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Consider the sentence "She's a little crazy", taken from Disney's Aladdin. The copula verb has been attached to an adjective (the other common thing it combines with is an object), in this case the phrase "a little crazy". Since "crazy" is an adjective, "a little" is a qualifying adverbial phrase, somehow formed by combining the indefinite article with an adverb, whereas normally it combines with a noun to form a nominal phrase. (Of course "little" can be an adjective too, but I think it's an adverb here as it is in "little bit odd", where "odd" is an adjective and so "bit" and hence "little" is an adverb.)

As a follow-up, consider "It's a little bit funny", from Elton John's Your Song (lyrics by Bernie Taupin). Here "little bit" is an adverb, but so is "a little bit".

I'd be interested to understand the beyond-school-syllabus grammatical theory that makes sense of how these constructions are possible. How can "a" combine with an adverb to form an adverb? Or, if we see the structure as a (little X) instead of (a little) X, how can "a" combine with an adjective to form an adjective?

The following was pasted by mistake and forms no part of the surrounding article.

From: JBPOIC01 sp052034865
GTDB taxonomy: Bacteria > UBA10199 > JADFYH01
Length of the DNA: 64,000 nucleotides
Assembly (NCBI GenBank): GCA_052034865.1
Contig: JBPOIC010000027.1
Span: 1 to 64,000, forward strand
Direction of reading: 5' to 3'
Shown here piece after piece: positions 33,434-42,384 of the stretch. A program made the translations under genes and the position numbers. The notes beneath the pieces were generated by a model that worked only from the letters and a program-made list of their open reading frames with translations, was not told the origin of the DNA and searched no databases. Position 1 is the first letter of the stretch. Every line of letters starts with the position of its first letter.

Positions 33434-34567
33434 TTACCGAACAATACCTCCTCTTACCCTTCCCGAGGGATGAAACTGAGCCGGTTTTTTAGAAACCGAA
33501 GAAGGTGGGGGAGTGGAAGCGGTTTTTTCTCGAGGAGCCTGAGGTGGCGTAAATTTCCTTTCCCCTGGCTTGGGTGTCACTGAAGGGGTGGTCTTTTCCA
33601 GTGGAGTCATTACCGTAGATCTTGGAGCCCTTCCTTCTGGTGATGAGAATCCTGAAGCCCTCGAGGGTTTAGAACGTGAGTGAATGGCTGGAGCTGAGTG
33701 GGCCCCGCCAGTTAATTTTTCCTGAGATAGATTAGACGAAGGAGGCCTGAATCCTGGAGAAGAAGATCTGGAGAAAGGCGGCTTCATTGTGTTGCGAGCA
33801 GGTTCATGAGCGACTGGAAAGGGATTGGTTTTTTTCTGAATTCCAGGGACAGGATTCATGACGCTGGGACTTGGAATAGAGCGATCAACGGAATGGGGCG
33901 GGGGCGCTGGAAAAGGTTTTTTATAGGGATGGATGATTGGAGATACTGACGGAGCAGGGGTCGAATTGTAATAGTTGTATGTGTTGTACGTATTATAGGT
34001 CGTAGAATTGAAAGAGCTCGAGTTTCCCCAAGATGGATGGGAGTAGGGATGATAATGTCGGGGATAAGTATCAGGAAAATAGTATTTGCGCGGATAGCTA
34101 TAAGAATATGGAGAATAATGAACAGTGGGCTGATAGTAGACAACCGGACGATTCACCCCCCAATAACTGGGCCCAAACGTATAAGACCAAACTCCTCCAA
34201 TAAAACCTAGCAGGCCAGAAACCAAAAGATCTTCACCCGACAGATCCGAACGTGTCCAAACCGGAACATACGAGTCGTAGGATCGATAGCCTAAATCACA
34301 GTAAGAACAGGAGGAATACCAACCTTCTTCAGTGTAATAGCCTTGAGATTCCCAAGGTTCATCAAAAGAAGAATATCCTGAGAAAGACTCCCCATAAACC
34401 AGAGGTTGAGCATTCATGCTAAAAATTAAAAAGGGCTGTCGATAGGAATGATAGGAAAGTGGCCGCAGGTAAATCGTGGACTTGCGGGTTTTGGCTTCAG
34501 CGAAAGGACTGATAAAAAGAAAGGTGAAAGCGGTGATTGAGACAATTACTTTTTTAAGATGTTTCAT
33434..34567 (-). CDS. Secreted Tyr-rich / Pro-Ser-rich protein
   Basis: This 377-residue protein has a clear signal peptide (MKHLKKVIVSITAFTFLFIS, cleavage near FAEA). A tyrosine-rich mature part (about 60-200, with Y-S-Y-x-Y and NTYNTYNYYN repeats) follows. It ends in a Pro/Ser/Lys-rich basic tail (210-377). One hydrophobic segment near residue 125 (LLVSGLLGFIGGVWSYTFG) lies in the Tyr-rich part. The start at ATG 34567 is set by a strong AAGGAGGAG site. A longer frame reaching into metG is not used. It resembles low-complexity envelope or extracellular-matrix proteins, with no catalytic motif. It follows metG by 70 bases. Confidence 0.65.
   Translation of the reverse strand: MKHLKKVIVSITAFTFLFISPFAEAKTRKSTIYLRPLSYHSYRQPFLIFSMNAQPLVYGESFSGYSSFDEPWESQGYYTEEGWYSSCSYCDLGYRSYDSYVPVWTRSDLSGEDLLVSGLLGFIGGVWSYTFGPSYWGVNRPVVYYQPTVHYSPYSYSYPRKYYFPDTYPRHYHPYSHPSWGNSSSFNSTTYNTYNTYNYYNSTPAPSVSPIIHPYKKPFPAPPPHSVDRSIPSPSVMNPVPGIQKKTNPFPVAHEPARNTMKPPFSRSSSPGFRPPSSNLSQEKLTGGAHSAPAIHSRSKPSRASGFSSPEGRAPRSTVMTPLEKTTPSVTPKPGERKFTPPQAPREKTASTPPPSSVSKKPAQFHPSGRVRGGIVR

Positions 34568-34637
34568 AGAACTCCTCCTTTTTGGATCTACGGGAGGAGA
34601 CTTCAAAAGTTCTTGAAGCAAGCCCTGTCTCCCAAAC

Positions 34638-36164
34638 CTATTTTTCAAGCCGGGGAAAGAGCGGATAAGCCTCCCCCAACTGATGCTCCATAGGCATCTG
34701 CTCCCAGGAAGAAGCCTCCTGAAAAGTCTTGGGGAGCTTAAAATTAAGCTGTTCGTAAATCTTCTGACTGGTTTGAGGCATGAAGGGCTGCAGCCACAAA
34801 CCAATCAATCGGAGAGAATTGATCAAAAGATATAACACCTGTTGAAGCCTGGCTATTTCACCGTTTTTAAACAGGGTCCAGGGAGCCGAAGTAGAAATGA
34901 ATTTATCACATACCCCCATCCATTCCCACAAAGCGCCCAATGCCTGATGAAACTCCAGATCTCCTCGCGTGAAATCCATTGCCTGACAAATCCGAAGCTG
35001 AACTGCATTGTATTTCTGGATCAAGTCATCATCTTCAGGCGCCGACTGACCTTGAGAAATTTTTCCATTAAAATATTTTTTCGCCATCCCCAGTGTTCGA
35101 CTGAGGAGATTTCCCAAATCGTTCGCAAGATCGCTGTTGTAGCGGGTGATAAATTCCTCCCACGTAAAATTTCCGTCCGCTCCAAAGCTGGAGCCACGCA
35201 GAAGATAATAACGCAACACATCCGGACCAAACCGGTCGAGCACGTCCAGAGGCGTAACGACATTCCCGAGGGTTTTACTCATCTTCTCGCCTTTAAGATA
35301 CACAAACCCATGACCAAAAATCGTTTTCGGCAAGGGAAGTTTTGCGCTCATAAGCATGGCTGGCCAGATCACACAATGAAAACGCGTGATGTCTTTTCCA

• Are you suggesting that "she's little bit crazy" (without an article at all) should make sense logically? Or are you wondering why we don't say "she's the little bit crazy" instead? (Actually, we do say "she's the littlest bit crazy . . .") – Jason Bassford May 31 '18 at 18:14
  • "A little" is not an adverbial phrase but a complex paucal determinative. Unlike degree determinatives like "many", "few", "little" etc., it has internal structure in that it contains the indefinite article "a". "A little money", for example, is structurally quite different from "a little boy", where "little" is an adjective in modifier function – BillJ May 31 '18 at 18:34
  • @JasonBassford That's a good point. "Somewhat" would work there, whereas "little bit" doesn't. – J.G. May 31 '18 at 19:03
  • @BillJ Thanks; could you turn that into an answer that explains determinatives and in particular paucal ones? I've tried looking those up, and all I can find is that "paucal" seems to refer to number. Now you mention it, it would be interesting to know enough about determinatives to understand why it's "a little", but "the littlest". – J.G. May 31 '18 at 19:04

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